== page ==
Completing their degrees and advancing their careers is just the beginning for this first cohort of Boston Public School educators
As educators in the Boston Public School (BPS) system, Sadiya Burdette, Lauren Skerritt and Jennifer Williams Abdal-Khallaq are about to get shorter job titles. In fall 2020, at the height of the pandemic, they began a bachelor’s completion program for BPS paraprofessionals at Regis College. In May, they became the first cohort to graduate with their BA. Now, they will remove the prefix from their role as paraprofessionals. Lauren and Jennifer will begin new jobs at BPS while Sadiya will complete her commitment to the student she has been working with before considering a teaching position. All three will make a seamless segue to the MEd in Special Education in pursuit of an advanced degree.
This past year, Skerritt floated between a first and second grade classroom at a BPS school. Her motivation for participating in the bachelor’s completion program was simple. “I want[ed] to become a certified teacher and advance in my career [and] to be considered for this position, I needed to have at least a bachelor's degree. Boston Public Schools wants to help their employees learn and develop teachers,” she explains. “The BPS/Regis partnership played a significant role in my decision to apply to the college. I'm a paraprofessional and single mother on a limited budget, so the financial incentive was ideal for me.”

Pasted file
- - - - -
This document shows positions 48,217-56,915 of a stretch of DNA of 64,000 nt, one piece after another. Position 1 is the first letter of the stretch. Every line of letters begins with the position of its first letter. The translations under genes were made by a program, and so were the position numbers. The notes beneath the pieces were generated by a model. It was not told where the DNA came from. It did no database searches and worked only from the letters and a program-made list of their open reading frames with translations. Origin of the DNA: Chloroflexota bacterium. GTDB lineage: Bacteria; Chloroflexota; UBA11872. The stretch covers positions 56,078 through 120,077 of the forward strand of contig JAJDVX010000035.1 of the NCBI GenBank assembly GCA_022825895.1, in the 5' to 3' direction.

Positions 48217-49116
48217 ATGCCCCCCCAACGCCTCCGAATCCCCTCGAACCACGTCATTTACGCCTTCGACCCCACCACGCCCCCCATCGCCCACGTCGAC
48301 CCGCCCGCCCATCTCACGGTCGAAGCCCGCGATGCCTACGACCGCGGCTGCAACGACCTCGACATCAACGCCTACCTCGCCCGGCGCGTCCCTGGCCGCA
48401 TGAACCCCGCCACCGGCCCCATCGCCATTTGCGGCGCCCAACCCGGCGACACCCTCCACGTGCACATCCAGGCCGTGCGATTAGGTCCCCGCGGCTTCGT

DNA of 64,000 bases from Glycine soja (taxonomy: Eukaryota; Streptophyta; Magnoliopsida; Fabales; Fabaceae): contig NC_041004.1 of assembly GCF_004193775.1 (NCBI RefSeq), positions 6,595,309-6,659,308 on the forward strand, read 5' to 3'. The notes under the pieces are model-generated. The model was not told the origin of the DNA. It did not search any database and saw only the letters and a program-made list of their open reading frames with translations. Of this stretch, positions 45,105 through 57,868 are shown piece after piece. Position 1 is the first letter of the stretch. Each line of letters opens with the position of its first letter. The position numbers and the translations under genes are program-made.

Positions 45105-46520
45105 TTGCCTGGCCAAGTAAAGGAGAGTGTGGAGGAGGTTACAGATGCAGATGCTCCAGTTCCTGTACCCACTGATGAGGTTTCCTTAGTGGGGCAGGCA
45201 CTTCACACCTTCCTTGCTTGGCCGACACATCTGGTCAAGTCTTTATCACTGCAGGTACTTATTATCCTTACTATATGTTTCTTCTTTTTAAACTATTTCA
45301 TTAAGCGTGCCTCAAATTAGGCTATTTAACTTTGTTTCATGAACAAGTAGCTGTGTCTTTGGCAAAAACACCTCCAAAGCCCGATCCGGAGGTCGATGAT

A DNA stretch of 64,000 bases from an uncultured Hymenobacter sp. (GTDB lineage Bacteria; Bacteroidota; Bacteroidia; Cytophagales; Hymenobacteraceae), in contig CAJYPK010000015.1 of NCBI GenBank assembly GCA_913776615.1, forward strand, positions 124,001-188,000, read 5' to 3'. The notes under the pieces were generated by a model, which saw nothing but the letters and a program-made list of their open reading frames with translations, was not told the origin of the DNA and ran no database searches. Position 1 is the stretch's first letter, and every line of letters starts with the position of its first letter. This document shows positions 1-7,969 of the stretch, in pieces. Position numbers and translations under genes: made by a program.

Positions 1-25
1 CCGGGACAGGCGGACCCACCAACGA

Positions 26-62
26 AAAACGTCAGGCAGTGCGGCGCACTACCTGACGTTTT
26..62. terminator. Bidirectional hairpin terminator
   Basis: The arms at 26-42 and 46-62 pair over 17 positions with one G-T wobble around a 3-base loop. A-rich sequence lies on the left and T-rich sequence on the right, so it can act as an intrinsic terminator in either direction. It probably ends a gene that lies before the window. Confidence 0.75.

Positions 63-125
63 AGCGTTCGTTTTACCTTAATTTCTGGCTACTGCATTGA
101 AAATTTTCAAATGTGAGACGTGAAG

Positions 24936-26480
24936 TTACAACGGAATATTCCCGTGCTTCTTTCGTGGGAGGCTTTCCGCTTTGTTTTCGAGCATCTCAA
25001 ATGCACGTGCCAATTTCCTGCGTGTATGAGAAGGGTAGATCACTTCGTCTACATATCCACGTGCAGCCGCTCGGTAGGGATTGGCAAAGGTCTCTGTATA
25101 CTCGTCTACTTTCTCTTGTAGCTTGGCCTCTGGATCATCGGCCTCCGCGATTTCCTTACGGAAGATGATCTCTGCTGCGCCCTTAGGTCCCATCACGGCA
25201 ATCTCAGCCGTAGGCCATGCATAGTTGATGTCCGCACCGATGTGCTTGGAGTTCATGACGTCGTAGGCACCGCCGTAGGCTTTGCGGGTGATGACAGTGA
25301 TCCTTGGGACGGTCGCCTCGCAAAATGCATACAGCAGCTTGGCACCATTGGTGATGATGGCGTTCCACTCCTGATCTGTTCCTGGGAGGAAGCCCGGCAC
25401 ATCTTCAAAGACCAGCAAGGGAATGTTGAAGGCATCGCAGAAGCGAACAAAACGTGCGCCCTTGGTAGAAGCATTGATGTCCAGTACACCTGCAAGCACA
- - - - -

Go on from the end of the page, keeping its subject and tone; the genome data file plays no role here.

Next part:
Born in England and raised in Boston, Skerritt considers the teachers she worked with to be role models but she has had an interest in the profession throughout her life. “My mother claims that I've always wanted to be a teacher,” Skerritt recalls. “She often reminisces when I tell others about my teaching career. She frequently tells stories about me coming home from school and acting out my day with my teddy bears as students.”
Her passion is early childhood education from infancy to third grade. Skerritt believes “That age range lays the groundwork for the rest of their academic careers. If I can be a part of their foundation by teaching them the knowledge they need to learn that will help them throughout the rest of their learning career, I will have done my job.”